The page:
Martin Newland, one-time editor of The Daily Telegraph, has been talking to his troops Ã¢â‚¬’ via email of course Ã¢â‚¬’ in advance of the launch of a new newspaper in the United Arab Emirates.
Axegrinder has managed, through its wide variety of contacts, to get hold of the email, and here are NewlandÃ¢â‚¬â„¢s views on what The Telegraph used to be good at.
The Daily Telegraph used to be known for its ability to slot stories that, on the face of it, seemed local, but tied into deeper and broader issues of institutional concern: the council tax, tax levels in general, health care, red tape, schooling techniques and so on. The Telegraph was famous for finding a human entry point to serious public-interest issues. It was national, yes, but also the countryÃ¢â‚¬â„¢s largest Ã¢â‚¬ËœlocalÃ¢â‚¬â„¢ newspaper.
A reader once sent us pictures, taken from behind his bungalowÃ¢â‚¬â„¢s lace curtains, of a group of council workers taking six days to plant three saplings. It was very visual and it tied into widespread concern about council tax rates.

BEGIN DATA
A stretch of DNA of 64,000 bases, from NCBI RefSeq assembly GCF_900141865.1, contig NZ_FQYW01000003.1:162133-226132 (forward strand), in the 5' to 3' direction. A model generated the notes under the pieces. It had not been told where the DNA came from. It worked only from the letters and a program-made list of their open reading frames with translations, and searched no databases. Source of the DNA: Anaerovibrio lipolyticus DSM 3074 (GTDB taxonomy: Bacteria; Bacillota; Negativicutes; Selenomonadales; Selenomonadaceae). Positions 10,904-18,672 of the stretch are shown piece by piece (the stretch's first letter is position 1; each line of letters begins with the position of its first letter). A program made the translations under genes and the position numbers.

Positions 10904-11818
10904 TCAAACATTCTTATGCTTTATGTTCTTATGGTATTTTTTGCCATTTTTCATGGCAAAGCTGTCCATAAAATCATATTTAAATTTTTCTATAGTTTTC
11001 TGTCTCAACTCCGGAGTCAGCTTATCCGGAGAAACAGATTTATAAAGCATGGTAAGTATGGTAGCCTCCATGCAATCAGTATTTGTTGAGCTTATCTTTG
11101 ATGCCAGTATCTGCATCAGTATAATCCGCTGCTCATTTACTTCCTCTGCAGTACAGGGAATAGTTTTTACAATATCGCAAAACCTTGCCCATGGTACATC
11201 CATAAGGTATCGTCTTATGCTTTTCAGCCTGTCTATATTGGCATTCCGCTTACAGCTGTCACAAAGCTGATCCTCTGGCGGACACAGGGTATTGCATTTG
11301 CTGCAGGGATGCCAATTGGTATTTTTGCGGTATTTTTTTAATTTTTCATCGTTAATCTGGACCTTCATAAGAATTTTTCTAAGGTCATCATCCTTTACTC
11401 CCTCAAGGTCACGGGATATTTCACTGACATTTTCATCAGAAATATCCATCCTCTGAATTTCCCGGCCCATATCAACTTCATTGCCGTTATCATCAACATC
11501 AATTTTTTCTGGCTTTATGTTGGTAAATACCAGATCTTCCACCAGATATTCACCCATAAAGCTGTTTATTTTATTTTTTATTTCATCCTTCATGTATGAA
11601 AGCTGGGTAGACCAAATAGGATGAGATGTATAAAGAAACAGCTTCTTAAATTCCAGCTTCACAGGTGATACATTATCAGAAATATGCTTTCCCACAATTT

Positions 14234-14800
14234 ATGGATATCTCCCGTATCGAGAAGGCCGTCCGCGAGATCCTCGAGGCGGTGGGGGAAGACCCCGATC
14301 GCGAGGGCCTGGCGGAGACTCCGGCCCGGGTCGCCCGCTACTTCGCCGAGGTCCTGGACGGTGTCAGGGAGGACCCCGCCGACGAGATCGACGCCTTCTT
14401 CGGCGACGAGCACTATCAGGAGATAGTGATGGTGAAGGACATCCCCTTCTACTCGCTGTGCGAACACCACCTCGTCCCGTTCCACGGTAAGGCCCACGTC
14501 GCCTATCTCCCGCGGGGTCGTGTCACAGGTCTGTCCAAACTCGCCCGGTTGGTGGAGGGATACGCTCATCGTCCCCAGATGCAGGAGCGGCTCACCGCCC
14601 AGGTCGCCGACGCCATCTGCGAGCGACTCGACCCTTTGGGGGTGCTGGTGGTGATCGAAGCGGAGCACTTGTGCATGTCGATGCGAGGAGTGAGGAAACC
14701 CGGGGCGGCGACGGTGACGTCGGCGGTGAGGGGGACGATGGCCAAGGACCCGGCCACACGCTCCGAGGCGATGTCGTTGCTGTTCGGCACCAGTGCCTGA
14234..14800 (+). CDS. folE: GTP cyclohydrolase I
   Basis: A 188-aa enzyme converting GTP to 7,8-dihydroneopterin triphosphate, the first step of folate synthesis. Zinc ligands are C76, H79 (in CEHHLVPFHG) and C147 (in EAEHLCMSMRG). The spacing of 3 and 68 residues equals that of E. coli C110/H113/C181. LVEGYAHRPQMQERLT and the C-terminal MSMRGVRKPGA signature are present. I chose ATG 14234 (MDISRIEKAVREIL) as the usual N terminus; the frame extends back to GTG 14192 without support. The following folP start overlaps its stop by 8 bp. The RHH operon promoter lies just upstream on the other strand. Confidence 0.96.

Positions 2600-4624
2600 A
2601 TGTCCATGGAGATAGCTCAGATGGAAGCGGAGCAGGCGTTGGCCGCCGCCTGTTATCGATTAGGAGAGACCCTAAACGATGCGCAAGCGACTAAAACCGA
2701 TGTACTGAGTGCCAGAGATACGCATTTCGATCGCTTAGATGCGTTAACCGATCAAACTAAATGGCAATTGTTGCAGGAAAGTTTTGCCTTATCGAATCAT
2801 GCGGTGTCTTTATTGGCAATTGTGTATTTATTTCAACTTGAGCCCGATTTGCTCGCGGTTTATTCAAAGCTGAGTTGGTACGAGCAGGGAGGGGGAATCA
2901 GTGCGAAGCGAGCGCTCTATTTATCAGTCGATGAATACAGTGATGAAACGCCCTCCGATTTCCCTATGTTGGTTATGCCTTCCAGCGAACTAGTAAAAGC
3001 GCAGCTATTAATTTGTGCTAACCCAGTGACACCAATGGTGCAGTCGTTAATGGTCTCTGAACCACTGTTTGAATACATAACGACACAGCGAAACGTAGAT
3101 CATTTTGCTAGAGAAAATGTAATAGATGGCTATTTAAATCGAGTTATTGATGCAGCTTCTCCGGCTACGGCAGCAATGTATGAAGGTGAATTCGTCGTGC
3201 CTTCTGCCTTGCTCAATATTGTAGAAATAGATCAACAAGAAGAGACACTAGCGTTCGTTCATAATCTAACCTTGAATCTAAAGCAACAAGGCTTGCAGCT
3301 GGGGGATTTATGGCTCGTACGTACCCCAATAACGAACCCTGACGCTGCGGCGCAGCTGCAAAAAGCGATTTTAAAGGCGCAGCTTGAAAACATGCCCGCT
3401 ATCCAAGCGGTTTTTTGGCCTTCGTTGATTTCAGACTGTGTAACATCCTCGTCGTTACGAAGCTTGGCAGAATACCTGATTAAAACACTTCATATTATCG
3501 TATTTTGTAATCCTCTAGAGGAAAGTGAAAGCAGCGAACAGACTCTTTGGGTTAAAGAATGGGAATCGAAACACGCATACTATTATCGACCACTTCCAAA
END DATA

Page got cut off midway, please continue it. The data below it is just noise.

Often the most apparently mundane experiences become the gateway to reader loyalty and relevance.
Wow, how fascinating Martin!
But, wait for it, hereÃ¢â‚¬â„¢s a tip for wannabe journalists on NewlandÃ¢â‚¬â„¢s new paper:
I can tell you now that every application from a journalist wanting to come and work here who has included in his or her portfolio an Ã¢â‚¬ËœinvestigativeÃ¢â‚¬â„¢ piece about labourersÃ¢â‚¬â„¢ living standards has gone straight in the bin. Not because the theme is unworthy Ã¢â‚¬’ it is and we will do it Ã¢â‚¬’ but because we are looking for other, more nuanced and mature avenues into the national story.
Thanks for that Martin, now we know.